Film Reviews by joannajuki

Welcome to joannajuki's film reviews page. joannajuki has written 11 reviews and rated 63 films.

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Roman Polanski: A Film Memoir

A tainted legacy

(Edit) 23/09/2020

A very interesting look at the career of this director, but a strange and depressing context.

The film skates very lightly over the hateful and bitter child abuse incident that has bleached out Polanski's reputation and this film could never be made today. It comes across as blindly flattering. There is little introspection from Polanski about what went on in his mind at the time he carried out the crime, and no real explanation of why he was allowed to escape justice, although he comes across as deeply and sincerely sorry. The interviewer clearly holds Polanski dear as a friend and artist - Braunsberg doesn't delve. The young victim, now an adult, speaks to the viewer to say that she has moved on, has forgiven, and that exposure and continued publicity have caused her additional hurt.

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Supernatural Series

The BFI has wasted space on the episode I watched.

(Edit) 23/09/2020

We only watched one episode, but it was outdated and tedious, with theatrical acting, cheap sets, predictable plotting, comically overweight soundtrack.

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The Milk of Sorrow

The high desert plateau of love

(Edit) 23/09/2020

This film had an atmosphere of tremendous calm and gentleness, joy and celebration in the meso-American culture. Part I, however, was over-the-borderline weird, as the plot revolved around Fausta having believed that she could ward off the horror of war-rape, by inserting a potato into her vagina. Part II was much stronger, better plotted and more moving. It becomes clear that after her mother's death Fausta is a victim of familial sexual abuse from her father, and in a mutually caustic relationship with her more cynical sister - (the weird hasn't entirely dissipated).

She has now grown a little older and wiser,and falls in love, only to sacrifice it all for a material possession, a simple, single piece of jewellery. She is irrationally attached to this gem, and loses everything - even her personal honor.

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Climates

Brilliant acting

(Edit) 23/09/2020

This was a rich depiction of a relationship in dissolution. The acting was stellar - subtle, insightful, bitter and violent by turns as the story reveals brinkmanship and dishonesty of a marriage and adultery. Never have I witnessed violence between man and woman so savagely, honestly and brutally played out.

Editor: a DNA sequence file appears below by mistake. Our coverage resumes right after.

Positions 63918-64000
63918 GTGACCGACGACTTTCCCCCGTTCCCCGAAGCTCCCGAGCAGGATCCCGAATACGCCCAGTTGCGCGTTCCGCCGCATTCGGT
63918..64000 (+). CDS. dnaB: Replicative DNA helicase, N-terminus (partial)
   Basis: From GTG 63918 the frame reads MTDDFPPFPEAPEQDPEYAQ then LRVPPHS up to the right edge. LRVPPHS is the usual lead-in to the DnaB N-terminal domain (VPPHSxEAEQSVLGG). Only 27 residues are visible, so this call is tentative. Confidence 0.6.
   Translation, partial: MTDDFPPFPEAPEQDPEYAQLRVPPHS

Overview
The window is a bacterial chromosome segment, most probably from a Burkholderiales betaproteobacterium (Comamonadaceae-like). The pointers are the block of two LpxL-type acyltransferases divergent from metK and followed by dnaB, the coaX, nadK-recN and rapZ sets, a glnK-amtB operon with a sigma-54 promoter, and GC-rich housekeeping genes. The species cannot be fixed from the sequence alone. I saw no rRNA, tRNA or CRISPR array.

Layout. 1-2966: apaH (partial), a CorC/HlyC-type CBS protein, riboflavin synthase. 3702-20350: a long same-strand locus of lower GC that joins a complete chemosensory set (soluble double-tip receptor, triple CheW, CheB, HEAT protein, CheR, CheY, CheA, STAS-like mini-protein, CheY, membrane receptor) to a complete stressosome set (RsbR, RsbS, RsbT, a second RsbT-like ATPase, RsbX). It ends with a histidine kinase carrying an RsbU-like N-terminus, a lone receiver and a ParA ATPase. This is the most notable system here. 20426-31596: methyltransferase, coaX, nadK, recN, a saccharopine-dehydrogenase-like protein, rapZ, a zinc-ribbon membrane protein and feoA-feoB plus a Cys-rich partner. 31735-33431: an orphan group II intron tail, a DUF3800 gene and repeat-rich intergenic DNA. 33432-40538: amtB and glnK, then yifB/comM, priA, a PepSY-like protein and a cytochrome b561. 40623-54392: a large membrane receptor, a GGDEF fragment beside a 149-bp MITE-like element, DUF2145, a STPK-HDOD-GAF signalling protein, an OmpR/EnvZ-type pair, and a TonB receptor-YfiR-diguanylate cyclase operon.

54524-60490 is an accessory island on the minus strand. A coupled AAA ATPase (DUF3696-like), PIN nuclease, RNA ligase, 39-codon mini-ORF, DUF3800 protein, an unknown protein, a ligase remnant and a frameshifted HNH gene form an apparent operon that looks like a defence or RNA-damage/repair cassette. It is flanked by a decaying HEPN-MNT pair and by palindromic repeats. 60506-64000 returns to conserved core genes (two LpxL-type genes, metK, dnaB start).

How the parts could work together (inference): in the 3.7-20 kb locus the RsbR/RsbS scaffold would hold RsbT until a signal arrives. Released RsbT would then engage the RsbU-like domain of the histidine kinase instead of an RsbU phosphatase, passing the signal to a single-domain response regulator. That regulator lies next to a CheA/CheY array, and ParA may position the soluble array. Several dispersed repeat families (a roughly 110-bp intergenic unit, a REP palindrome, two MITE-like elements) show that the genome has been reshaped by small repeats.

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Rust and Bone

A taste of ice water

(Edit) 23/09/2020

Jaques Audiard doesn't pussyfoot around the hard edge of French society. There is a repetitive onslaught of physical brutality. After a fight at a club, a beautiful girl gets injured and with a bloody nose. Ali, a struggling single dad, who acts as a bouncer there, kindly drops Stephanie home, and seeing that her boyfriend is jealous and none too gentle, leaves his number. When the girl is later mutilated and left disabled by her work at a seaworld show, she rings him a few months into recovery. Tough, encouraging, friendly but unromantic - he gradually draws her out of her shell of collapse and brings her to the sea, to swim and start on a road of emotional recovery. Meanwhile, Ali's career as a backstreet (illegal) fighter is progressing and Stephanie encourages him and starts to take on the role of agent. The acting is good, the relationships are believable, but hard as Hell. This is tough, impoverished life in France without gloss or sentiment.

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Woman of the Dunes

Pure and Fearsome

(Edit) 01/07/2019

This is a hypnotic film. A man is captured by a hidden dune-locked community, but his jailer is a beautiful woman. They are locked together in a life and death struggle against the encroaching sand, and while he takes every opportunity to escape, they can't escape their physical attraction. The grit intrudes and binds them, but she shyly asks, aren't the women in Tokyo more beautiful? He brushes aside this question with a derisive "Don't be stupid."

Pain, pregnancy, quicksand, conspiracy - an uneven playing field between man and woman that sinks them both. The long, intimate takes, the silence of the characters, emphasize inexorable and threatening presence of the sands. I wanted to see it again, having seen it in the 70s, but I still don't remember the ending.

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Eureka

Disturbing under a placid reflective surface

(Edit) 08/03/2019

I couldn't find this film believable, as beautifully atmospheric as it was - the deep emotion and angry passion that we were to accept stepped over the boundaries of civilization.

Traumatized by the loss of their parents (It is not clear how or when their parents died), and having witnessed a bus-jack in a nearly empty bus where the perpetrator is gunned down in an empty parking lot, two children - a boy and a girl, are left mute and pathologically withdrawn. Like birth twins, they have a telepathic link to each others' feelings, even thoughts, but we don't hear them speak or comfort each other. Instead, most of the film revolves around the gutsy driver of the bus, who brings order, discipline and love to their chaotic home where they are just about surviving together.

Trying to start anew, the driver gets a job as a mechanic and there is attraction between him and a beautiful young woman there - but she is murdered. He's under suspicion and jailed, and it's not made clear how he is cleared.

He's in the cell, tapping on the wall in communication with the next cell. Then he arrives at the home of the twins. The anti-hero also arrives - a snide, arrogant cousin. But the bus driver sweeps them all up in his enthusiasm for going on the run to make a new start, in a very tastefully renovated school bus. There is a beautiful and hopeful scene of their initial exploration of the road.